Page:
Some performances shone brightly for their initiative, engagement and artistic beauty, while others fell short of their own written expectations. Stolen Stories performed in Moana Showcase had engaging projections and a beautifully detailed write-up, but the physical follow-through feeling like an afterthought. Distant and un-ironed. 

Two different self-discovery pieces, Our Shadows and Resurrect Me, from students in their third year at the New Zealand School of Dance created beautiful shapes with solid technique. While neither’s choreography showed huge variety, the use of motifs connected us to their journeys in a caring way. Our Shadows’ light design was effective with its yellow wash and dark blue downwards lights, though I missed some dialogue at the beginning due to the under music being too loud. Trip performed in Triple Bill felt like watching a video clip. A mostly polished performance, with strong female presence and cleverly edited video projection. However, I didn’t quite grasp what the four dancers were portraying. “Me Vs the World? Or me vs me?” as displayed in their write up suggest ideas of exploration and discovery, but seemed to lack the follow through in finer details.

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Fonua from Moana Showcase jumped us into life as the music and lights blared, making me want to join the dancers on stage. Sometimes it's nice to remember that dance can just be fun and vibrant. I enjoyed being in ‘their world’ and watching their energy take over the stage. The dancers from Charged also had immense energy, although, performed in a calmer way, the group of third-year students also from the New Zealand School of Dance displayed their athleticism and grace in an intricately choreographed piece by Cheyanne Teka. Fresh dancers that are definitely going to make a mark on the New Zealand dance scene very soon.

A creative concept delivered from Melville Place performed in Triple Bill, I couldn’t understand the dialogue that was performed towards the end of the piece, so it was handy that I could find the spoken words written in the programme. An air of feral creatures highlighted by an exuberant soundtrack of animal sounds and roars. For me, the dances didn’t seem connected the whole way through and prolonged thoughts didn’t feel explored completely. At times I felt uncomfortable, but I wasn’t aware of why. The first unmentioned piece from Triple Bill reminded me of Queen’s famous Bohemian Rhapsody album cover, with the four dancers creating the powerful iconic image at the beginning and end. I like the musicality of the choreography and movement, great music and lighting choices that enhanced the strength of the work.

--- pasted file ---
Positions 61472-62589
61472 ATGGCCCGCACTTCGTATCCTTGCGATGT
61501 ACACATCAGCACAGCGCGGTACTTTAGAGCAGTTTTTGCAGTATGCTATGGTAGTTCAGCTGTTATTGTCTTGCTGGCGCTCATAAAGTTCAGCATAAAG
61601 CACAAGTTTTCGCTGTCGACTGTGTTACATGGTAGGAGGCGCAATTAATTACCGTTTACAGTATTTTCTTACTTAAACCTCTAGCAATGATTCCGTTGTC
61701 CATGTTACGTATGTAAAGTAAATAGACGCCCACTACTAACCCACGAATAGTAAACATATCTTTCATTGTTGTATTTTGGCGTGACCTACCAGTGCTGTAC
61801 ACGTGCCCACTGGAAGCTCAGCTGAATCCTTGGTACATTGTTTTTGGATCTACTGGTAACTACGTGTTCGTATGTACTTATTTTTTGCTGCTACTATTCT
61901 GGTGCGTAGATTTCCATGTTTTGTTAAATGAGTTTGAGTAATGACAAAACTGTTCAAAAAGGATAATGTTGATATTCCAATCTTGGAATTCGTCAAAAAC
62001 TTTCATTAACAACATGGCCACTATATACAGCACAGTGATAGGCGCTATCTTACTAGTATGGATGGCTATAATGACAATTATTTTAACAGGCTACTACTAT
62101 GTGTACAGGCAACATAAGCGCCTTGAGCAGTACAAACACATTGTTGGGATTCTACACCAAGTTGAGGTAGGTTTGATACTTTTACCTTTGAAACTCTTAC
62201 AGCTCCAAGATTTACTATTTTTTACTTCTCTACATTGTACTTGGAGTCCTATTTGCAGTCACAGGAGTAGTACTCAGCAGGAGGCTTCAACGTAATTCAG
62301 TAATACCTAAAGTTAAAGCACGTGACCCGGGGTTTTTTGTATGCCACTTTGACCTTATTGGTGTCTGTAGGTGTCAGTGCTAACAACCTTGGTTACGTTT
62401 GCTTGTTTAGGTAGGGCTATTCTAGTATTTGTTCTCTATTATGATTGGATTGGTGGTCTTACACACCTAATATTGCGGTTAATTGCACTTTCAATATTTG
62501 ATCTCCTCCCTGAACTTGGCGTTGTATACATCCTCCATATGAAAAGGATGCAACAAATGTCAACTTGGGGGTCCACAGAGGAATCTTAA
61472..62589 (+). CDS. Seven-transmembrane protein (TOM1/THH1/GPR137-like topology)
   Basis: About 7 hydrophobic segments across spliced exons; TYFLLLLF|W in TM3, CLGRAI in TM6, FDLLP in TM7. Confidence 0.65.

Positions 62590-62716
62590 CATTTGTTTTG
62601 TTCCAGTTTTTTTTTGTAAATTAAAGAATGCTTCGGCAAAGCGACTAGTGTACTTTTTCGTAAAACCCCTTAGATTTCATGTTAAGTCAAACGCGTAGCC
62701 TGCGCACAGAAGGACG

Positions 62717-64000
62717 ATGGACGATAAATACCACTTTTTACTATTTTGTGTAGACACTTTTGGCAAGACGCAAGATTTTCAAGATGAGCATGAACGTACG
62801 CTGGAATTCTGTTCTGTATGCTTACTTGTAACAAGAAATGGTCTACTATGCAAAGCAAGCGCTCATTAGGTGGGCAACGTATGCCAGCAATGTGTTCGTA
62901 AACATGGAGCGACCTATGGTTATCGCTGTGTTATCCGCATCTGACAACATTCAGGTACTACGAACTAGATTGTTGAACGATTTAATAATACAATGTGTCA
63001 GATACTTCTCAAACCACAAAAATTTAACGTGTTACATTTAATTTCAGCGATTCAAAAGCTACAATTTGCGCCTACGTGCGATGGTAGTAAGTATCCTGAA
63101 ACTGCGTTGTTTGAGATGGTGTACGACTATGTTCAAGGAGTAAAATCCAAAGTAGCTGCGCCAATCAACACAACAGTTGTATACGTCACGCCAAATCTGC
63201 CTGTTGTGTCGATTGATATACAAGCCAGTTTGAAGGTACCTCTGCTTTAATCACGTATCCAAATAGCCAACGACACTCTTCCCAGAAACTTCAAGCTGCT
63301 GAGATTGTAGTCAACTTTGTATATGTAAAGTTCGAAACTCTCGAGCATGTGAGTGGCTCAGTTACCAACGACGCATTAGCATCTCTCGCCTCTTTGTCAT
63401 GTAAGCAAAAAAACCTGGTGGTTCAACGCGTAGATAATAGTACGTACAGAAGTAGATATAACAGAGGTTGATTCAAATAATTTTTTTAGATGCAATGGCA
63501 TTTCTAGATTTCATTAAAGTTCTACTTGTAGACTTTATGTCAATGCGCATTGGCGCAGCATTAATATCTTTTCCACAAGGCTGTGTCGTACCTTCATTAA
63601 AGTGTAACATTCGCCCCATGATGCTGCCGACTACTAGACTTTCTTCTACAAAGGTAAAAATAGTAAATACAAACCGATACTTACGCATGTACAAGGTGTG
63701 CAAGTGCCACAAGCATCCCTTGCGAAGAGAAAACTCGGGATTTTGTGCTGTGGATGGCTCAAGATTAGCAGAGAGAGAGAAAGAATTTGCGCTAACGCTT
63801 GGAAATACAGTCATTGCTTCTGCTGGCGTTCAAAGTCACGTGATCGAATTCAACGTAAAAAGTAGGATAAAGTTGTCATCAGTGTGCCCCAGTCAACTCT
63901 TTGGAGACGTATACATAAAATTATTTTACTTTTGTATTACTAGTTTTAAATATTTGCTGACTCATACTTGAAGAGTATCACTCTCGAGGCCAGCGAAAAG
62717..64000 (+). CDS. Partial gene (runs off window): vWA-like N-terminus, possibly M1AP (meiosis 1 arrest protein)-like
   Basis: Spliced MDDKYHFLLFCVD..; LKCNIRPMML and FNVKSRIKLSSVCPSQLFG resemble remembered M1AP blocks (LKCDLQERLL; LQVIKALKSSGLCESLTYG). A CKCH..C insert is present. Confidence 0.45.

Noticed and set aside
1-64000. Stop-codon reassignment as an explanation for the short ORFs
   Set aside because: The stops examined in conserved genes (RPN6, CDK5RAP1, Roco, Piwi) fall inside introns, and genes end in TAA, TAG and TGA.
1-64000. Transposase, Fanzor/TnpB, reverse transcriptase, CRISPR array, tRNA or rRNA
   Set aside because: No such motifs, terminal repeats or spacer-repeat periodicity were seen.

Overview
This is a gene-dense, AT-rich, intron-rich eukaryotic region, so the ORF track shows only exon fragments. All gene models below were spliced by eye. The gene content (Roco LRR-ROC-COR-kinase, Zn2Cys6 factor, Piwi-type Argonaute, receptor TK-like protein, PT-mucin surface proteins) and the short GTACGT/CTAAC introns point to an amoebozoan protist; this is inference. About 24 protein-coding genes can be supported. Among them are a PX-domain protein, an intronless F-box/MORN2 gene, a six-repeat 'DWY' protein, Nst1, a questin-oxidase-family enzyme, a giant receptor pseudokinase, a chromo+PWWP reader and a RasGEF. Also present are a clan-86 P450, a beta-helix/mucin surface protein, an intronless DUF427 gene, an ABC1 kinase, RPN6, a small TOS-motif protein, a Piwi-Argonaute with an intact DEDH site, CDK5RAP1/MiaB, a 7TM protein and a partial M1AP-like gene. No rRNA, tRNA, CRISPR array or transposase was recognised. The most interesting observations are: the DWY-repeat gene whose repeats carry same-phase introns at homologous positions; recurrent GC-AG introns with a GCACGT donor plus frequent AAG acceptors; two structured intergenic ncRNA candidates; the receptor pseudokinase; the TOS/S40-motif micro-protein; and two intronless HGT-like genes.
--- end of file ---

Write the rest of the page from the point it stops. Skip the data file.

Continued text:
The stand out performance over the two nights was definitely Lalo from Moana Showcase. Watching eight beautiful, technical, strong male dancers express the themes of forgiveness from a Samoan perspective was magnificent. Where have these dancers been hiding? Ankaramy Fepuleai created symbolic, dynamic choreography performed with such presence that it commanded the whole theatre. The male dancer with two black straps around his wrists had another level of X-factor. I enjoyed watching him move in and out of the floor and was drawn to his movements no matter where he was on the stage. From start to finish, I was mesmerised by this piece. 

A special mention to A’fekfek by Rako. Emily Marie, Iane Tavo, and Samuela Taukave, who were the artists in residence from Fiji, participating in workshops and a part of the Festival showcasing their work. I hope their time here allowed the company to grow, learn, share, and connect with other Pacific cultures and companies. And that this platform within and outside of this festival continues to grow for artists, choreographers, and performers to showcase, create, and explore their works.

Kapu Akari (Pacific Dance Festival)

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The audience enters and awaiting our arrival are 10 performers in a meditative state, dressed in white, high-waisted, long skirts and neutral turtle necks. Stage right, mustard cloths tied together are hanging from the ceiling and reaching the floor into a kava bowl. The audience, respectfully, wait for the piece to begin. I’m transfixed listening to the slow, idling sounds that pulse from the speakers. I’m aware of everyone in this space, not saying a word, breathing and listening to what’s happening around us. It doesn’t feel awkward, it feels like now is the only time and I’m in the right place. A beautiful start to the show. The music changes gear as the house lights transition and suddenly we are watching a woman move.

The first section of the piece seems to take a while to get somewhere, with each cast member repeating a slight variation of the gestural choreography. Swiping away from themselves with their hands and making sound through their teeth. The transition to reveal a man centre stage was surprising and very well executed. The lights change red and we are able to see some bigger movements and sequences begin. The lighting throughout the show was seamless and effective, often throwing our attention to specific lines and shapes. Like the single sectioned squares created on the floor, I enjoyed how this was used to help represent the idea of death to us. The soundtrack was dynamic, mixing vocal sections, soundscape, cultural rhythms, and uplifting beats. I didn’t find my attention wavering too many times, I was engaged, however, I wasn’t immersed in the world of the piece. I was aware that I was watching people on stage move. I feel the use of voice in different sections aided in this idea. Yes, we were watching stories be told through movement but they also had a voice to tell these stories too, it was a nice detail.